Application of photosynthetic micro-organisms, such as cyanobacteria and green algae, for the carbon neutral energy production raises the need for cost-efficient photobiological processes. Optimization of these processes requires permanent control of many independent and mutably dependent parameters, for which a continuous cultivation approach has significant advantages. As central factors like the cell density can be kept constant by turbidostatic control, light intensity and iron content with its strong impact on productivity can be optimized. Both are key parameters due to their strong dependence on photosynthetic activity.
Here we introduce an engineered low-cost 5 L flat-plate photobioreactor in combination with a simple and efficient optimization procedure for continuous photo-cultivation of microalgae. Based on direct determination of the growth rate at constant cell densities and the continuous measurement of O2 evolution, stress conditions and their effect on the photosynthetic productivity can be directly observed.
As a consequence of increased insulation levels, the growth of algae on façades has developed into a serious aesthetic problem over the past decade. Manufacturers of façade and coating materials are looking for strategies to avoid or at least delay the establishment of biofilms. Efficient product development, however, is complicated by the necessity of time-consuming free-weathering tests and a lack of objective measures to quantify the growth. In a two-year study the potential of pulse-amplitude modulation (PAM) fluorometry was tested for the quantification of algal growth on free-weathered specimens below the visual threshold. By using an imaging PAM in combination with a scanning device, surface colonization by algae was repeatedly visualized and analysed in detail. It was demonstrated that in the case of water saturation the resistance of a specific paint against algal growth can be quantified with sufficient accuracy by measuring the fluorescence yield after dark adaptation. The representative growth pattern identified, however, is not characterized by a linear accumulation of algal colonies but by a long phase of fluctuating biomass at a low level, followed by a steep increase. Only if the fluorescence yield rises significantly above the basic value does the specimen simultaneously show green discoloration. The duration of free-weathering tests, therefore, cannot be significantly shortened by using the more sensitive diagnostic tool.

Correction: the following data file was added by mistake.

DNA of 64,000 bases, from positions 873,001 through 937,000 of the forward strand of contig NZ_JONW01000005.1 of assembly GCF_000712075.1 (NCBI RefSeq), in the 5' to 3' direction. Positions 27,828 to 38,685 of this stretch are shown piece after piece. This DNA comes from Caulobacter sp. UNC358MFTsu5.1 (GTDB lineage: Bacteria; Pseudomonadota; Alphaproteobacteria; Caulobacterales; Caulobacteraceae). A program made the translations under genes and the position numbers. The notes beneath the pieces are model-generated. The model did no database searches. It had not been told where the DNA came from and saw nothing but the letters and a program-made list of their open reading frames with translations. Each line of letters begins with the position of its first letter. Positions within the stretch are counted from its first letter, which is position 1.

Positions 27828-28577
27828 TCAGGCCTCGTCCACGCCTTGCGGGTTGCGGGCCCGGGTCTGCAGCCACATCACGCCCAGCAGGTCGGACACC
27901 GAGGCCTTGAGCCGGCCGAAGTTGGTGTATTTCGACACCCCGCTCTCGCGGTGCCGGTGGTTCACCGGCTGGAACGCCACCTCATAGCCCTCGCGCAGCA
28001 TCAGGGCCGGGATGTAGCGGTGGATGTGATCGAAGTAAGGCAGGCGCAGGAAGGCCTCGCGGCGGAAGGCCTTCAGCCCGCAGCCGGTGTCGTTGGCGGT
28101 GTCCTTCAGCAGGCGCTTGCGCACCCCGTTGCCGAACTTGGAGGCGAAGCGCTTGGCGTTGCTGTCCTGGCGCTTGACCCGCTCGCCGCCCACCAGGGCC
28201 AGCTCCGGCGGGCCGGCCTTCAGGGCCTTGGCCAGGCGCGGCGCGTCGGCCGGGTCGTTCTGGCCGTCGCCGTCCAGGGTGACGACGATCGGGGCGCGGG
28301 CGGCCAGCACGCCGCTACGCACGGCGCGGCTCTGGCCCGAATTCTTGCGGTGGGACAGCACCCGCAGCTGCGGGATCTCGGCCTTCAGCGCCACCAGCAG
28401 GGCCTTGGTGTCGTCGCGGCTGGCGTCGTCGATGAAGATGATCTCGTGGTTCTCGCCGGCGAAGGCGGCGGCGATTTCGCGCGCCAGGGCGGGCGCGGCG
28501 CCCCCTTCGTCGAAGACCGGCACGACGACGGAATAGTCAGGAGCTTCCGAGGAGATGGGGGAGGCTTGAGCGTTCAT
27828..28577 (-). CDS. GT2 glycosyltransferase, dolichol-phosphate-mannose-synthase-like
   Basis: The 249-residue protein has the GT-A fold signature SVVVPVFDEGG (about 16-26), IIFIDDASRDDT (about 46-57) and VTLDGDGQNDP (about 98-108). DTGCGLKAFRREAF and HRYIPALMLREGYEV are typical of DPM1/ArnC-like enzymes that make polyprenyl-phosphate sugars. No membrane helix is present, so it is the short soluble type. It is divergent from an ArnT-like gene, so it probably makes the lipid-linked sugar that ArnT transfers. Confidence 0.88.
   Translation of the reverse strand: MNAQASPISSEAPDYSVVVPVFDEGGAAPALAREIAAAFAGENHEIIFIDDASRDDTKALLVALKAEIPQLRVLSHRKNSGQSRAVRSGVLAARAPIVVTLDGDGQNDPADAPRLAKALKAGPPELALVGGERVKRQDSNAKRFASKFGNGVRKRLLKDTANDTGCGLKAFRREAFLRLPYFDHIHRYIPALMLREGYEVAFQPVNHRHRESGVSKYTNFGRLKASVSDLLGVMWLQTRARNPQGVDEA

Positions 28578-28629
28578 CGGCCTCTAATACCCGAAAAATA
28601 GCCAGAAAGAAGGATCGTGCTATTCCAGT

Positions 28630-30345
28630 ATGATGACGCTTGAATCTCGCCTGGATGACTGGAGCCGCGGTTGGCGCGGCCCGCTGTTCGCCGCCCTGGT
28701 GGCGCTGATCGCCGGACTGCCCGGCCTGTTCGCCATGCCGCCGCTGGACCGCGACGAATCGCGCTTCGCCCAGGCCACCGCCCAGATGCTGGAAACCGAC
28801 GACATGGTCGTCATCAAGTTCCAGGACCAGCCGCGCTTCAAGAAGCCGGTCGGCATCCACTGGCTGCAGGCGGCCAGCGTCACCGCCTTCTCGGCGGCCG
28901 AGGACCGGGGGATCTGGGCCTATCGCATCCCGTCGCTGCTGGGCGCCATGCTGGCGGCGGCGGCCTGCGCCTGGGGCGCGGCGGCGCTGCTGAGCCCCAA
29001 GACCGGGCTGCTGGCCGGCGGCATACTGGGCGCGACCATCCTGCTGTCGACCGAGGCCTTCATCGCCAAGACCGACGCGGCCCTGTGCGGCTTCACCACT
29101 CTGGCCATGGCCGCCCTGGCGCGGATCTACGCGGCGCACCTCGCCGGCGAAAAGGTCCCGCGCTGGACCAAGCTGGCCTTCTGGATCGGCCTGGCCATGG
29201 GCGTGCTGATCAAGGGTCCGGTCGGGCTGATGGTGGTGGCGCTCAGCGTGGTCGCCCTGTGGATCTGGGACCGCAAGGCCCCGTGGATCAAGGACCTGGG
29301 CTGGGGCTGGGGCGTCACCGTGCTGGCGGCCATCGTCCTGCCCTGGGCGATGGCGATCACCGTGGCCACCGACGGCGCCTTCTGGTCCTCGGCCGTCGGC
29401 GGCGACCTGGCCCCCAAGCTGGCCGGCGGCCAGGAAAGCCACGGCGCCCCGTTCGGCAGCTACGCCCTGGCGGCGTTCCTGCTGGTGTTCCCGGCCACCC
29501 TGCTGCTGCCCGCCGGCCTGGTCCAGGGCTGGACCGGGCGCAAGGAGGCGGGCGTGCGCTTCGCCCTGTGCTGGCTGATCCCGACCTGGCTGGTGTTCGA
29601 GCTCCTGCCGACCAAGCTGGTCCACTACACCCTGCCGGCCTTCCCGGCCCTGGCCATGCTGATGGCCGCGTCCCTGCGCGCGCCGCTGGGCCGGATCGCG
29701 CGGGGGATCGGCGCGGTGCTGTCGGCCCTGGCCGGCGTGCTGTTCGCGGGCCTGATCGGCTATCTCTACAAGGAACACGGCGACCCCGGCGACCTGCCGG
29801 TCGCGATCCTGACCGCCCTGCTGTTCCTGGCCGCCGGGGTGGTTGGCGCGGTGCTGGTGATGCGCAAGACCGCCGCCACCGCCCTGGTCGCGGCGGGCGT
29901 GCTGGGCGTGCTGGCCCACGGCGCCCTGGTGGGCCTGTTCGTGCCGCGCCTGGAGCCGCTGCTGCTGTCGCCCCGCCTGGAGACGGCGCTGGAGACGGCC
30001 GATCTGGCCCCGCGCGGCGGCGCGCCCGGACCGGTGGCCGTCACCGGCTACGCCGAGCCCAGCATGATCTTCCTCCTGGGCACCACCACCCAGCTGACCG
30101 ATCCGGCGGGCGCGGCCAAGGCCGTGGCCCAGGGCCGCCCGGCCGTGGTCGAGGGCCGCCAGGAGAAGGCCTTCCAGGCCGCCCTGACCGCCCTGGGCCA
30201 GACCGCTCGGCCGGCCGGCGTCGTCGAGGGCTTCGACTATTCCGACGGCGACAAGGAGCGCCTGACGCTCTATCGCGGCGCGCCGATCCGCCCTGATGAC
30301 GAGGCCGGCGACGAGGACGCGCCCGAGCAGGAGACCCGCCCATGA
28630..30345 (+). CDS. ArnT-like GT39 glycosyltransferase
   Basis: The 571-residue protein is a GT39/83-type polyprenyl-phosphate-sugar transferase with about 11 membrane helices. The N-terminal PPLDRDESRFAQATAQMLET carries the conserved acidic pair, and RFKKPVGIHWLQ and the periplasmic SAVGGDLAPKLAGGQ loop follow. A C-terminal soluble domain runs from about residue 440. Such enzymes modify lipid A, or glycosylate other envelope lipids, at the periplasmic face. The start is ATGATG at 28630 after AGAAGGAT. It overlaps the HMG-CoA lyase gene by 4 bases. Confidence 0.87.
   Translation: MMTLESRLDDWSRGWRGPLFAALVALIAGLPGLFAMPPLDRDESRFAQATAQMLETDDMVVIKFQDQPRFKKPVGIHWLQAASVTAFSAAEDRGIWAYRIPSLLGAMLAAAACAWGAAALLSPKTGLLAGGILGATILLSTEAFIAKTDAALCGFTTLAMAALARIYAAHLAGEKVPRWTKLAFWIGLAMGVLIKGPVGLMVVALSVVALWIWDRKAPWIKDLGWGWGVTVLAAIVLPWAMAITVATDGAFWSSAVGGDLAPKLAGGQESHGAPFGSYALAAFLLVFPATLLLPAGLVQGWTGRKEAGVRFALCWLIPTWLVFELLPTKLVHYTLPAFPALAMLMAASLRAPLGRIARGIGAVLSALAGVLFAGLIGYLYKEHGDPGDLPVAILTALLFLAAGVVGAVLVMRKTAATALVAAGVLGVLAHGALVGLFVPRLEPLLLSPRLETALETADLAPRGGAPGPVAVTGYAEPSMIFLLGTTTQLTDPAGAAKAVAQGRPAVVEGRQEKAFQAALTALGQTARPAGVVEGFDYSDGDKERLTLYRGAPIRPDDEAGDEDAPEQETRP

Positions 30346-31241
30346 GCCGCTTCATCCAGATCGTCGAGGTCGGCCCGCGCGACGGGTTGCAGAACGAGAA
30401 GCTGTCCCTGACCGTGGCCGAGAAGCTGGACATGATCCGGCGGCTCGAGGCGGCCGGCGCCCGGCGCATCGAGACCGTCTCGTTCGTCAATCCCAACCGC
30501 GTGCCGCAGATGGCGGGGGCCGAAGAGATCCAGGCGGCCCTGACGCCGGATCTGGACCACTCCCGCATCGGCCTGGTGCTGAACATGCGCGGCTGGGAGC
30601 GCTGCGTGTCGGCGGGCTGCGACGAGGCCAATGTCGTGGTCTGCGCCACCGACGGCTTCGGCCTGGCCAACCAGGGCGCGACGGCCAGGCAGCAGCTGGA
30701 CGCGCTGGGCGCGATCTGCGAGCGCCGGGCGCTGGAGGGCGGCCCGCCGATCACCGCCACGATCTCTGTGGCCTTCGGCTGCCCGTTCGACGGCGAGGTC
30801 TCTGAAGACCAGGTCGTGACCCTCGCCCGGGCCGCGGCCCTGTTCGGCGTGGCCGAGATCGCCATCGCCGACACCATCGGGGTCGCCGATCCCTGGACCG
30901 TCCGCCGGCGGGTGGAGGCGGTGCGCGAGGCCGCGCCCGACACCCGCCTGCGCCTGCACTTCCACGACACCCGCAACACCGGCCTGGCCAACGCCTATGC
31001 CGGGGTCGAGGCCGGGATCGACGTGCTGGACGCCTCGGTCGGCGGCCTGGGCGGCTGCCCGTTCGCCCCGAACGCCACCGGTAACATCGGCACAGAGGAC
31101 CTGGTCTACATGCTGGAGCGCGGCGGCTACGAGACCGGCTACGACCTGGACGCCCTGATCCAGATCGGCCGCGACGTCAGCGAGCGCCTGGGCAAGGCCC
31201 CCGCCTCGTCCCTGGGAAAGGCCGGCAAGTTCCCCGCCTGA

A green microalgae strain, Chlorococcum sp., was obtained from tropical freshwater in Indonesia. The effects of pH on growth, effects of salt, carbon dioxide level, nitrate, acetate, and photoperiod on biomass and lipid production were studied. The fatty acids composition was also investigated. This study shows that the strain had an optimum pH value for growth ranging from pH 8.0 to 8.5. The biomass concentration and lipid content were influenced by different concentrations of salt, CO2 and nitrate. The lipid productivity ranged from 2 to 90.8 mg L-1 d-1 in different mediums. The highest biomass concentration and total lipid content achieved were 1.75 g L-1 and 56% of dry weight, respectively. Moreover, the major fatty acid methyl esters were C16:0, C18:1, C18:2 and C18:3. The high lipid content and the fatty acid composition make the strain Chlorococcum sp. a potential resource for food, cosmetics and biodiesel.
This study evaluated the use of natural coagulants (Moringa oleifera and chitosan) under different conditions with a mixed culture (C1 mixed culture). This culture was used for the biodegradation of hydrocarbons present in the effluent from fuel distribution terminals contaminated with diesel oil and gasoline. The biodegradation was evaluated by two central composite design (CCD) experiments: the first with varying concentrations of Moringa oleifera (MO), drying temperatures (TE) and seed drying times (TI); the second with varying concentrations of chitosan and the hydrochloric acid in which chitosan had been solubilized. The responses monitored in the CCD experiments included the sludge volume index (SVI), the turbidity removal (TR) and the specific rate of oxygen uptake (SOUR). Subsequently, the biodegradation was monitored in a sequencing batch reactor (SBR) under the optimal conditions obtained for each CCD experiment. The results indicated that the best coagulant was chitosan solubilized in 0.25 N HCl at a concentration of 50 mg/L. Within five cycles with chitosan as a coagulant, the total organic carbon (TOC) removal increased from 77 ± 1.0% to 82 ± 0.5%, the volatile suspended solids (VSS) increased from 1.4 ± 0.3 to 2.25 ± 0.3 g/L and the total petroleum hydrocarbon (TPH) removal increased from 75 ± 1.0% to 81 ± 0.5%.